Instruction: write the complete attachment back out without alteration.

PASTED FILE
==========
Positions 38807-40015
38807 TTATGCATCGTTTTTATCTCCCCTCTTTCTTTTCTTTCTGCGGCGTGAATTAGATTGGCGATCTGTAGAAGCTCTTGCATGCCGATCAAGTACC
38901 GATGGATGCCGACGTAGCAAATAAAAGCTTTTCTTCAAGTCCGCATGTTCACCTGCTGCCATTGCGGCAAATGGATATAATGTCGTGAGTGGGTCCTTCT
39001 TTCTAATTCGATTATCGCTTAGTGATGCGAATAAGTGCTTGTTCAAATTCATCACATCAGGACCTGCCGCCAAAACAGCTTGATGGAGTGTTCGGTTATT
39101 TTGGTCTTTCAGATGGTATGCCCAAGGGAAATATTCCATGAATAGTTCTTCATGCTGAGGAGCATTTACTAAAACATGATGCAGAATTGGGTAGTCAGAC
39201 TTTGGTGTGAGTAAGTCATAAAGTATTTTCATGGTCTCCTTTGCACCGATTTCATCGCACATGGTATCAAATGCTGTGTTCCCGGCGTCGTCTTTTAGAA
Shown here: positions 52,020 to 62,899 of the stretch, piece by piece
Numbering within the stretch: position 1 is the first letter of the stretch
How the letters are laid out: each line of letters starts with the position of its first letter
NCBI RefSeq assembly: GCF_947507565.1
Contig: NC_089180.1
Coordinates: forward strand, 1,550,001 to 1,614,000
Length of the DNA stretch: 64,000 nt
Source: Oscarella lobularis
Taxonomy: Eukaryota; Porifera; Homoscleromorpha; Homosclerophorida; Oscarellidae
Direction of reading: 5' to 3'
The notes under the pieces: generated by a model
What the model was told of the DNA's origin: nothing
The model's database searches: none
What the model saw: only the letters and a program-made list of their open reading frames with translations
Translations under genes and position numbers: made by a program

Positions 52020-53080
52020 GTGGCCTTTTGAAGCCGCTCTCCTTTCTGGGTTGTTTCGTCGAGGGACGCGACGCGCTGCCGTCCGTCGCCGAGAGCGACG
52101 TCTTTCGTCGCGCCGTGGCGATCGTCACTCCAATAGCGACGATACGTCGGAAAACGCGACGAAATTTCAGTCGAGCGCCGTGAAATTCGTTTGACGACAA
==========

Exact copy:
Positions 38807-40015
38807 TTATGCATCGTTTTTATCTCCCCTCTTTCTTTTCTTTCTGCGGCGTGAATTAGATTGGCGATCTGTAGAAGCTCTTGCATGCCGATCAAGTACC
38901 GATGGATGCCGACGTAGCAAATAAAAGCTTTTCTTCAAGTCCGCATGTTCACCTGCTGCCATTGCGGCAAATGGATATAATGTCGTGAGTGGGTCCTTCT
39001 TTCTAATTCGATTATCGCTTAGTGATGCGAATAAGTGCTTGTTCAAATTCATCACATCAGGACCTGCCGCCAAAACAGCTTGATGGAGTGTTCGGTTATT
39101 TTGGTCTTTCAGATGGTATGCCCAAGGGAAATATTCCATGAATAGTTCTTCATGCTGAGGAGCATTTACTAAAACATGATGCAGAATTGGGTAGTCAGAC
39201 TTTGGTGTGAGTAAGTCATAAAGTATTTTCATGGTCTCCTTTGCACCGATTTCATCGCACATGGTATCAAATGCTGTGTTCCCGGCGTCGTCTTTTAGAA
Shown here: positions 52,020 to 62,899 of the stretch, piece by piece
Numbering within the stretch: position 1 is the first letter of the stretch
How the letters are laid out: each line of letters starts with the position of its first letter
NCBI RefSeq assembly: GCF_947507565.1
Contig: NC_089180.1
Coordinates: forward strand, 1,550,001 to 1,614,000
Length of the DNA stretch: 64,000 nt
Source: Oscarella lobularis
Taxonomy: Eukaryota; Porifera; Homoscleromorpha; Homosclerophorida; Oscarellidae
Direction of reading: 5' to 3'
The notes under the pieces: generated by a model
What the model was told of the DNA's origin: nothing
The model's database searches: none
What the model saw: only the letters and a program-made list of their open reading frames with translations
Translations under genes and position numbers: made by a program

Positions 52020-53080
52020 GTGGCCTTTTGAAGCCGCTCTCCTTTCTGGGTTGTTTCGTCGAGGGACGCGACGCGCTGCCGTCCGTCGCCGAGAGCGACG
52101 TCTTTCGTCGCGCCGTGGCGATCGTCACTCCAATAGCGACGATACGTCGGAAAACGCGACGAAATTTCAGTCGAGCGCCGTGAAATTCGTTTGACGACAA